Instead of worrying what the Supreme Court might say about the constitutionality of some hypothetical wealth tax that’s unlikely ever to become law—and would anyway, in my view at least, be kind of a dumb idea—I invite you to worry what the Supreme Court might say about taxing unrealized income. You should worry about that because it isn’t hypothetical at all. Paul Ryan, who was the Republican House Speaker when the 2017 tax bill passed, has been arguing strenuously against Moore because he thinks a ruling in Moore’s favor would expand the budget deficit catastrophically. “I’m not for a wealth tax,” Ryan said at a Brookings Institution event last September, “but I think if you use this as the argument to spike a wealth tax, you’re going to basically get rid of, I don’t know, a third of the code.”
I leave the legal nuances to The New Republic’s Matt Ford, who wrote about Moore v. United States in September. I’m more interested in how Moore and his many supporters in this lawsuit (Landmark Legal Foundation, U.S. Chamber of Commerce, etc.) pretend no tax on unrealized income was ever conceived in the mind of man before a Republican president and a Republican Congress dreamed one up in 2017. “Until now,” said the Chamber in an amicus curiae brief, “realization has been the defining event that turns something from an asset holding value to income subject to federal tax.” A ruling in favor of taxing unrealized income, said the Landmark Legal Foundation in its amicus curiae brief, “would free Congress from nearly all constitutional restraints on the taxing power.”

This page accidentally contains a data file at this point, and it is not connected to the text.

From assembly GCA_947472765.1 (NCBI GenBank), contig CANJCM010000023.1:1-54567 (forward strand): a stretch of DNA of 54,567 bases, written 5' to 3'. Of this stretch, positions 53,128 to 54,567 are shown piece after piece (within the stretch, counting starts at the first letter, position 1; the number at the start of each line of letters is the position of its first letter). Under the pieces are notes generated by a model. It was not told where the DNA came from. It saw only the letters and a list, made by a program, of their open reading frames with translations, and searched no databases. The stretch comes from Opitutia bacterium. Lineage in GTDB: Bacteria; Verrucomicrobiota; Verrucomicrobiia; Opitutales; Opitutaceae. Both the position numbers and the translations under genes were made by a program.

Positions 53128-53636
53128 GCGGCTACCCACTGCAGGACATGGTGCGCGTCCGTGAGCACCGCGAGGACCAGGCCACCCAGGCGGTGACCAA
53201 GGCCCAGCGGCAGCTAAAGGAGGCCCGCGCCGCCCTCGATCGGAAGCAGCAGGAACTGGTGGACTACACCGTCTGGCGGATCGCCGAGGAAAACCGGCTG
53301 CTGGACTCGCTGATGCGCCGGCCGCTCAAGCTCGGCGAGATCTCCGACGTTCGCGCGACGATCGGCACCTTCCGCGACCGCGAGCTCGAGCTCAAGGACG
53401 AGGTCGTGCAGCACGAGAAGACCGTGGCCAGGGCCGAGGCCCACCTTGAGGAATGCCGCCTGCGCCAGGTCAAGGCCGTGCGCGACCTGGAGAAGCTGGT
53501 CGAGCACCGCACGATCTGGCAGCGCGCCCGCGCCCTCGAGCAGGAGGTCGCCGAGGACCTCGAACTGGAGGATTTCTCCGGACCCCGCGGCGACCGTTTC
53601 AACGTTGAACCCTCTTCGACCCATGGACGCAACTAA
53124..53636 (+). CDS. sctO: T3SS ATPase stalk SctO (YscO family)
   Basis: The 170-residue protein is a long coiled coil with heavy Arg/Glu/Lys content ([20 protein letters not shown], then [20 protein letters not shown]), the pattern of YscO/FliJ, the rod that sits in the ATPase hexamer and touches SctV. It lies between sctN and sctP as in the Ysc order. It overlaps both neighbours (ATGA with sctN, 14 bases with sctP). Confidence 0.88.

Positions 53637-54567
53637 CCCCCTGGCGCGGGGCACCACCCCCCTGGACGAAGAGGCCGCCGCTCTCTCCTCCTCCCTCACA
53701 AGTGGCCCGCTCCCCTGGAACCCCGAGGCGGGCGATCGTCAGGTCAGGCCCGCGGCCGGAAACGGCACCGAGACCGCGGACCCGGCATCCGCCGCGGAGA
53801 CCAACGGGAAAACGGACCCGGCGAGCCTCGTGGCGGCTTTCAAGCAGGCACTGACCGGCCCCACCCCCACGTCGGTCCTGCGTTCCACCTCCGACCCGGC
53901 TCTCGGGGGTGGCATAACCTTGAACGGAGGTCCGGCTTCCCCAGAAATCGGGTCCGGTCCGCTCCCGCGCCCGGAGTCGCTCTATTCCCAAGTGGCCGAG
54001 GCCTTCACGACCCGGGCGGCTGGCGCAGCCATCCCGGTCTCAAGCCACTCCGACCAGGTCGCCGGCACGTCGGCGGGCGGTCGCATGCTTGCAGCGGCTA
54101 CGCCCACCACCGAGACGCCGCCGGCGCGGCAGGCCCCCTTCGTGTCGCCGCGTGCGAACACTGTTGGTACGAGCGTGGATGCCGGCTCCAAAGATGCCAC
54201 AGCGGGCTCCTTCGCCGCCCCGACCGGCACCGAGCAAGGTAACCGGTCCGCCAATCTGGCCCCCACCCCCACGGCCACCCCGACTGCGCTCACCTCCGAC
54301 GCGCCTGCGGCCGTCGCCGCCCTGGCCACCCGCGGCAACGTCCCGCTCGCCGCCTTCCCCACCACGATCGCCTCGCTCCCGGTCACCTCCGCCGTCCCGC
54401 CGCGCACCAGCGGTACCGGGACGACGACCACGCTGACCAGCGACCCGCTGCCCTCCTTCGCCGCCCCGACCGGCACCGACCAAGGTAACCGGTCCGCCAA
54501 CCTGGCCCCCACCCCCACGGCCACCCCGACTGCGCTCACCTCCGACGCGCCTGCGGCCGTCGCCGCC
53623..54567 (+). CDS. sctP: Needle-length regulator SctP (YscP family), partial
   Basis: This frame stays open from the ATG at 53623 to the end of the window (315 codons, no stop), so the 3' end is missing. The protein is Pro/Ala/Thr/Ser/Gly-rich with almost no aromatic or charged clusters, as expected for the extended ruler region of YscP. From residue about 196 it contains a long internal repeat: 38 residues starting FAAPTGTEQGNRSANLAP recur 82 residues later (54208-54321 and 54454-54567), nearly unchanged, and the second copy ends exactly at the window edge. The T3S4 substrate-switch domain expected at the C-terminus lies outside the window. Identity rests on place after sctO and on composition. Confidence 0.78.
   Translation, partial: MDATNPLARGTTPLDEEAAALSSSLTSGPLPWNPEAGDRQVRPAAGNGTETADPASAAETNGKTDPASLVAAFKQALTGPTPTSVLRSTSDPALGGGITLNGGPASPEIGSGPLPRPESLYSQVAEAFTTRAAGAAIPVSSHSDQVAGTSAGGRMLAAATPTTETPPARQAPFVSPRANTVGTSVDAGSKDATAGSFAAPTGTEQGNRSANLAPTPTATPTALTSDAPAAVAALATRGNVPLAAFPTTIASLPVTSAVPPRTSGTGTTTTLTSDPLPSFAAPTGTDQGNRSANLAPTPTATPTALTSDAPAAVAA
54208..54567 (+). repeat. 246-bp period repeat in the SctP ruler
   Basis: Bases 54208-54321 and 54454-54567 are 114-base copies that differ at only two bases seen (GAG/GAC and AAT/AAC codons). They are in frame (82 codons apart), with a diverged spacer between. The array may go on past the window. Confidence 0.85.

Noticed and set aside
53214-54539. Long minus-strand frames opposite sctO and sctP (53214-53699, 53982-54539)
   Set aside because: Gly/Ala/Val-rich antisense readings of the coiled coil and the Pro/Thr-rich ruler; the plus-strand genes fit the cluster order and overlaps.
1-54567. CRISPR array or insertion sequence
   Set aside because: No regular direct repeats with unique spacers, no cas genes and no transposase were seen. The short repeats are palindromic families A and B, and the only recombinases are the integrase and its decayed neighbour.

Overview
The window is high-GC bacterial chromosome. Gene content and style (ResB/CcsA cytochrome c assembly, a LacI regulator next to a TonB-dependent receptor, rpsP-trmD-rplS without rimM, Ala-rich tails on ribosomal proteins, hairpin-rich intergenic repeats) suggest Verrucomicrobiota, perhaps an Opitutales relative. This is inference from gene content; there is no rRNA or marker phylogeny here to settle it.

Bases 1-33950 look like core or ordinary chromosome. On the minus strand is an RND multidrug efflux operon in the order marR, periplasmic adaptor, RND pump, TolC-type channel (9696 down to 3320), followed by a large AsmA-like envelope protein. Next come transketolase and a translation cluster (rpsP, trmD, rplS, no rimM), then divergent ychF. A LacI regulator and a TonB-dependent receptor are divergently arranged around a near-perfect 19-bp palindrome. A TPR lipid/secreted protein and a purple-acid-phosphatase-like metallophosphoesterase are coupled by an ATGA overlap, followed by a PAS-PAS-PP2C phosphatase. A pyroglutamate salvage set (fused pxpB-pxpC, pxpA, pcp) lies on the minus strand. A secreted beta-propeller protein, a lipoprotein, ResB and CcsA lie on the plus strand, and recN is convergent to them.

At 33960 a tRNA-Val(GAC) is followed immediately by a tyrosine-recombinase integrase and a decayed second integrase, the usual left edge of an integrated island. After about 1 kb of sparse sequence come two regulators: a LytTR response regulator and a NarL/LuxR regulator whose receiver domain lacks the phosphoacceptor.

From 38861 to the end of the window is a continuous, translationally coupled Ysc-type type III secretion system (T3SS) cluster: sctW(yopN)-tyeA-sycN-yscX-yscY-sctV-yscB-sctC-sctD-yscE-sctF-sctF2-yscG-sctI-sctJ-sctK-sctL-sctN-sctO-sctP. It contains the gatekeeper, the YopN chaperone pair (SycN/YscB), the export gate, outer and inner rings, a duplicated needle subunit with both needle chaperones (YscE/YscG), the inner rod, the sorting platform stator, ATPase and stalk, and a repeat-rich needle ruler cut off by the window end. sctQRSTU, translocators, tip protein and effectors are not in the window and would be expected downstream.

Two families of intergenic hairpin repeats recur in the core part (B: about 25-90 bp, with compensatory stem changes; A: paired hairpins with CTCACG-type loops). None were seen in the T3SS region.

Bullshit. As Ryan pointed out, Congress routinely taxed unrealized income well before 2017, and the sky did not fall. As Stephen M. Rosenthal of the nonprofit Tax Policy Center, a joint venture of the Urban Institute and Brookings, explained last fall, the first such tax dates to 1937, when Congress slapped a tax on unrealized gains from foreign personal holding companies established to dodge United States taxes. For much the same reason, Congress in 1962 slapped a tax on unrealized shareholder income in foreign subsidiaries of United States-based corporations. In 1969 Congress slapped a tax on unrealized gains from “zero-coupon bonds” that didn’t pay full interest until they matured. It did this to bring tax treatment of deducted interest in line with tax treatment of imputed interest. Taxing income not yet received was also part of a 1981 law shutting down tax straddles, a con that Treasury Secretary Don Regan was hip to because Merrill Lynch, where previously he’d been chairman, made a fortune off them. The Justice Department’s brief in opposition to Moore’s claim cites additional examples.